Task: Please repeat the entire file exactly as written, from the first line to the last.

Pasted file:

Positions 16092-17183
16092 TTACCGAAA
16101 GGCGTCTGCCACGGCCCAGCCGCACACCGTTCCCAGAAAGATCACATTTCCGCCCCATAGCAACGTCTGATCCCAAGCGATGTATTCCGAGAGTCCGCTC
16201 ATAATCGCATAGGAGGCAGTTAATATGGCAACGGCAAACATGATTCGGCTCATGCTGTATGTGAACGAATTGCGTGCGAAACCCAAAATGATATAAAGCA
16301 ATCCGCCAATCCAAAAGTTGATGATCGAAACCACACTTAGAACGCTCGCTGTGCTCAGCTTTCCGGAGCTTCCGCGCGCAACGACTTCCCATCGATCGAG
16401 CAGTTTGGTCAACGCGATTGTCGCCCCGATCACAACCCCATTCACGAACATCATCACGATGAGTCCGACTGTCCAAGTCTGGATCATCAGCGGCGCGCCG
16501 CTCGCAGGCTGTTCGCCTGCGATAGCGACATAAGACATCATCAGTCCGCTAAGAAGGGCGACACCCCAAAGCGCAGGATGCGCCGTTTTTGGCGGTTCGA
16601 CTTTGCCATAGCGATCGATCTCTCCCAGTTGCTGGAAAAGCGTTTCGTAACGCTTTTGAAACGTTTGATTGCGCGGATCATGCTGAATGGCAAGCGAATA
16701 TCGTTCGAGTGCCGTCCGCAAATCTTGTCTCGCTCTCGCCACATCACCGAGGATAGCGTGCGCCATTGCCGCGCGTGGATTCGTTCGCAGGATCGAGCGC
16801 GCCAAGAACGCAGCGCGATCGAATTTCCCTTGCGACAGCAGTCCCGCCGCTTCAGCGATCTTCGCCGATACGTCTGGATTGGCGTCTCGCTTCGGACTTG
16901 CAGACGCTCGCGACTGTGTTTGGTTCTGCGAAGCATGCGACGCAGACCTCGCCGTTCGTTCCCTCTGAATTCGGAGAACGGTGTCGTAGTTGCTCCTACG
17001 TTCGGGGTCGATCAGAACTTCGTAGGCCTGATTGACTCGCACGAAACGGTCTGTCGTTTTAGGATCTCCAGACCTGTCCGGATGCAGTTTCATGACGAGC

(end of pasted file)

Positions 16092-17183
16092 TTACCGAAA
16101 GGCGTCTGCCACGGCCCAGCCGCACACCGTTCCCAGAAAGATCACATTTCCGCCCCATAGCAACGTCTGATCCCAAGCGATGTATTCCGAGAGTCCGCTC
16201 ATAATCGCATAGGAGGCAGTTAATATGGCAACGGCAAACATGATTCGGCTCATGCTGTATGTGAACGAATTGCGTGCGAAACCCAAAATGATATAAAGCA
16301 ATCCGCCAATCCAAAAGTTGATGATCGAAACCACACTTAGAACGCTCGCTGTGCTCAGCTTTCCGGAGCTTCCGCGCGCAACGACTTCCCATCGATCGAG
16401 CAGTTTGGTCAACGCGATTGTCGCCCCGATCACAACCCCATTCACGAACATCATCACGATGAGTCCGACTGTCCAAGTCTGGATCATCAGCGGCGCGCCG
16501 CTCGCAGGCTGTTCGCCTGCGATAGCGACATAAGACATCATCAGTCCGCTAAGAAGGGCGACACCCCAAAGCGCAGGATGCGCCGTTTTTGGCGGTTCGA
16601 CTTTGCCATAGCGATCGATCTCTCCCAGTTGCTGGAAAAGCGTTTCGTAACGCTTTTGAAACGTTTGATTGCGCGGATCATGCTGAATGGCAAGCGAATA
16701 TCGTTCGAGTGCCGTCCGCAAATCTTGTCTCGCTCTCGCCACATCACCGAGGATAGCGTGCGCCATTGCCGCGCGTGGATTCGTTCGCAGGATCGAGCGC
16801 GCCAAGAACGCAGCGCGATCGAATTTCCCTTGCGACAGCAGTCCCGCCGCTTCAGCGATCTTCGCCGATACGTCTGGATTGGCGTCTCGCTTCGGACTTG
16901 CAGACGCTCGCGACTGTGTTTGGTTCTGCGAAGCATGCGACGCAGACCTCGCCGTTCGTTCCCTCTGAATTCGGAGAACGGTGTCGTAGTTGCTCCTACG
17001 TTCGGGGTCGATCAGAACTTCGTAGGCCTGATTGACTCGCACGAAACGGTCTGTCGTTTTAGGATCTCCAGACCTGTCCGGATGCAGTTTCATGACGAGC